The Youngkin administration is denying FOIA requests on the governor’s education orders

Multiple media organizations, including the Mercury, have seen their records requests denied or delayed
Virginia Republican gubernatorial candidate Glenn Youngkin takes the stage at an election-night...
Virginia Republican gubernatorial candidate Glenn Youngkin takes the stage at an election-night rally at the Westfields Marriott Washington Dulles on November 02, 2021 in Chantilly, Virginia. Virginians went to the polls Tuesday to vote in the gubernatorial race that pitted Youngkin against Democratic gubernatorial candidate, former Virginia Gov. Terry McAuliffe. (Photo by Chip Somodevilla/Getty Images)(Chip Somodevilla | Getty Images)
Published: Feb. 6, 2022 at 3:28 PM EST
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Gov. Glenn Youngkin campaigned on a platform of involving parents in public education, signing an executive order to root out “divisive concepts” in school curriculum that he’s described as troubling to families across Virginia.

But over the last week, both the governor’s office and Virginia Department of Education have been denying or delaying public records requests related to Youngkin’s executive actions involving education. On Thursday, the Virginian-Pilot reported that the governor’s office was refusing to release emails sent to an inbox Youngkin has described as a tip line for reporting troubling behavior from school officials, including “divisive” subjects in the classroom.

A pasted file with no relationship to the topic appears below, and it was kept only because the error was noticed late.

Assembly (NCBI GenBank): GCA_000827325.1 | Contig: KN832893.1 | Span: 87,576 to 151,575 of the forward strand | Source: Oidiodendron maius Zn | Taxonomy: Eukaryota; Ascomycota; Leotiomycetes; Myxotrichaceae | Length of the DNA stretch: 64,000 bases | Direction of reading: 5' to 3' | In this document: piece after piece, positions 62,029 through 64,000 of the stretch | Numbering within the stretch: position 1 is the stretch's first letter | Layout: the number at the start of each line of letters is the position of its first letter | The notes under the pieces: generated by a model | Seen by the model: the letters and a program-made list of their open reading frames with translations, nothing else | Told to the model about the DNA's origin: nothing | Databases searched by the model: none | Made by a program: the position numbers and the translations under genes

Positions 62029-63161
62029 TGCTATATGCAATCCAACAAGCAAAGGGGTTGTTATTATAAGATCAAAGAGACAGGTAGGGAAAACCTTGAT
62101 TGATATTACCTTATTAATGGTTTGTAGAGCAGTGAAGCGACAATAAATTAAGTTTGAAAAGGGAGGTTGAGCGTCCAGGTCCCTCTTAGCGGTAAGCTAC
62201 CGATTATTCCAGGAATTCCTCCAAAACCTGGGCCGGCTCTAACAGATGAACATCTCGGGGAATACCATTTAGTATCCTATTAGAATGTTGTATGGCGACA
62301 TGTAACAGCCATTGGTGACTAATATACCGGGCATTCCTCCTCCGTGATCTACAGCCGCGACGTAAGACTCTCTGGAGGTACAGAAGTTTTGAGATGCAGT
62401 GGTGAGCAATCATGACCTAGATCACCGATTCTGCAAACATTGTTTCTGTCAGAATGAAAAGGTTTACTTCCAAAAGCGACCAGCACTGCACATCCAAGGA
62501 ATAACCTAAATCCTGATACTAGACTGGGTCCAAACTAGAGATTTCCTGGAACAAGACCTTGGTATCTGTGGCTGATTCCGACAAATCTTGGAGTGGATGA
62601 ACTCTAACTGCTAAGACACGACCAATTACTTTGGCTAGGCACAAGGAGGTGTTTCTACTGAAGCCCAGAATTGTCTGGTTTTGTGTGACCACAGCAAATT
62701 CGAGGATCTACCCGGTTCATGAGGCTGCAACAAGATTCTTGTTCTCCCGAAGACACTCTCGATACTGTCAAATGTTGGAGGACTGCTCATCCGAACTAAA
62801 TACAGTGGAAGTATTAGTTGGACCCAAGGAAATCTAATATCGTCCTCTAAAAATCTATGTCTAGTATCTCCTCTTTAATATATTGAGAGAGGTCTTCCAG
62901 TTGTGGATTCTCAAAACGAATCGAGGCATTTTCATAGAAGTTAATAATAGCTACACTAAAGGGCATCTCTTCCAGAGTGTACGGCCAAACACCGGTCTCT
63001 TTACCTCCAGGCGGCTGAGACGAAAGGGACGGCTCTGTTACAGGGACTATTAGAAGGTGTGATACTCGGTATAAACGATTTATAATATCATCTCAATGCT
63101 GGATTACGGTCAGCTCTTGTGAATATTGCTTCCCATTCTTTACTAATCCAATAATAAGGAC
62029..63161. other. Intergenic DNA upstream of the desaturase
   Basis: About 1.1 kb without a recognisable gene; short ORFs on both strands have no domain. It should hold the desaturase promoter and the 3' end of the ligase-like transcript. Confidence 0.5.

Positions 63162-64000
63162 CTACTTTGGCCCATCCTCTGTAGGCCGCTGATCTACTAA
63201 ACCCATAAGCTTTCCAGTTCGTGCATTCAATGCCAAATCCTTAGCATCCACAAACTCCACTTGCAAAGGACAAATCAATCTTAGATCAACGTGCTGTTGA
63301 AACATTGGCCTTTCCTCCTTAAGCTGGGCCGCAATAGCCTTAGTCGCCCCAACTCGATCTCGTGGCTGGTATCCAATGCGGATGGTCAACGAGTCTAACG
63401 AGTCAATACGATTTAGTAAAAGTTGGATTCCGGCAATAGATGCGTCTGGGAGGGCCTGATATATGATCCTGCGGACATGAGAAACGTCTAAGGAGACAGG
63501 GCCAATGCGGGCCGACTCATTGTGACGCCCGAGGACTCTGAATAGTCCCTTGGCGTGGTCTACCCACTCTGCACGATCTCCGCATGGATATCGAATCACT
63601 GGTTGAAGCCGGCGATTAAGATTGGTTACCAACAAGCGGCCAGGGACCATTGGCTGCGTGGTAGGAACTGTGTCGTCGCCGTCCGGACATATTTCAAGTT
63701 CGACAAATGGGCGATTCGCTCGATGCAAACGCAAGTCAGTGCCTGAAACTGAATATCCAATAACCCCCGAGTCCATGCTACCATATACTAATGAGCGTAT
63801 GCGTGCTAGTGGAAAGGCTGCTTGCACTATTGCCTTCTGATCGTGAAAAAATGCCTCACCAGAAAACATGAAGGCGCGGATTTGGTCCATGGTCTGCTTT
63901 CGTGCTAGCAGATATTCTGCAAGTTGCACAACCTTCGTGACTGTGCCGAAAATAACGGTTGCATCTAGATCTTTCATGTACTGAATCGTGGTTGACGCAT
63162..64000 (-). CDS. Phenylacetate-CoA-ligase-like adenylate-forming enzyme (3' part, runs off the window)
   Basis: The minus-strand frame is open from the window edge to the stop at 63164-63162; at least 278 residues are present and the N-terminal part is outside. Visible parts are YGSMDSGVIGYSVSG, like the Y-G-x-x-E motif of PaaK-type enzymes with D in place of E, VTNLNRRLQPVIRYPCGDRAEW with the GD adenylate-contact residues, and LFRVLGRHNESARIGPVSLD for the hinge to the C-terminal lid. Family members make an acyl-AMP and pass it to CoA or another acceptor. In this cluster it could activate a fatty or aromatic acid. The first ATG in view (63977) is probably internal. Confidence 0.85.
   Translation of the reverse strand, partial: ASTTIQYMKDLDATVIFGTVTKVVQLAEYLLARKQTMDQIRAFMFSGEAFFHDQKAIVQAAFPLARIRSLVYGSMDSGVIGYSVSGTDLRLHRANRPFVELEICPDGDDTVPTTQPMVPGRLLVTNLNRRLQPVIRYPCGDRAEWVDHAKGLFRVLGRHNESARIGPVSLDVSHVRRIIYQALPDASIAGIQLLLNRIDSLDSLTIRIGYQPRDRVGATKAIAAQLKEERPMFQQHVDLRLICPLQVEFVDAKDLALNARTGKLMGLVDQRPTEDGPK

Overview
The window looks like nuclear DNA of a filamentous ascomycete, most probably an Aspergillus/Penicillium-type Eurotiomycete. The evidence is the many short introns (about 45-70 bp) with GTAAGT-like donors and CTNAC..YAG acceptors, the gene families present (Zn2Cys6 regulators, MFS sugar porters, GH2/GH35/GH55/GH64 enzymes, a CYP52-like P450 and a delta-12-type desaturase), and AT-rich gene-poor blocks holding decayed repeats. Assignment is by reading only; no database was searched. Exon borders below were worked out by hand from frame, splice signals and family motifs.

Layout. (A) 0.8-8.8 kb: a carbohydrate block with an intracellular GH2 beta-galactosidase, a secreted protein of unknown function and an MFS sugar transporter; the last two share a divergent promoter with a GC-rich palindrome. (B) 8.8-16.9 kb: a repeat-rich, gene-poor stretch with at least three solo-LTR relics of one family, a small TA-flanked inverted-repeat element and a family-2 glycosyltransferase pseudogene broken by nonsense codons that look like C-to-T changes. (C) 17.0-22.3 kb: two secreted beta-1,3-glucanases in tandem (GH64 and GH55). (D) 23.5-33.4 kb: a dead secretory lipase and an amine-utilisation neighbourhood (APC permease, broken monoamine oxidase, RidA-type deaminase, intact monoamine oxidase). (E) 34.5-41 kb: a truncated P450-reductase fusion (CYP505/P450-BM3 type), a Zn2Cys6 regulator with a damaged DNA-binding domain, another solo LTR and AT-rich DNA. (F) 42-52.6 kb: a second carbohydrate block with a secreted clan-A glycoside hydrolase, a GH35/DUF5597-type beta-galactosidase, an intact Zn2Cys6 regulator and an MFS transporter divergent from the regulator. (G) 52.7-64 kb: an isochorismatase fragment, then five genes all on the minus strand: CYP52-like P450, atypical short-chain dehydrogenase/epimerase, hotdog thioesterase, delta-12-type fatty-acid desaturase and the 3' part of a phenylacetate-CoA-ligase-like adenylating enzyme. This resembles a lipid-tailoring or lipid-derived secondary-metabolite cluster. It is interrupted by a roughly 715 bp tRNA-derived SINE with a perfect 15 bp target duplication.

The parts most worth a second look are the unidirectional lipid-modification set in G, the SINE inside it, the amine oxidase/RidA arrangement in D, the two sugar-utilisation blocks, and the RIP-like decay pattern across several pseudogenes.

The administration refused requests from several media organizations under Virginia’s working papers exemption, an expansive code section that excludes “working papers and correspondence” from the governor, cabinet officials, state representatives and multiple other elected and appointed officials from the state’s Freedom of Information Act. The measure has been a longtime thorn in the side for open-records advocates.

“Every governor has overused the working papers exemption,” said Megan Rhyne, executive director of the Virginia Coalition for Open Government and an occasional Mercury contributor. Former Democratic Gov. Ralph Northam cited the code section to shield his daily calendar in the midst of a key permit vote on Dominion’s Atlantic Coast Pipeline. His predecessor, former Gov. Terry McAuliffe, claimed the code section shielded the list of felons included in his sweeping rights restoration order — some of whom regained political rights despite not completing their sentences

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.(Virginia Mercury)

The Virginia Mercury is a new, nonpartisan, nonprofit news organization covering Virginia government and policy.

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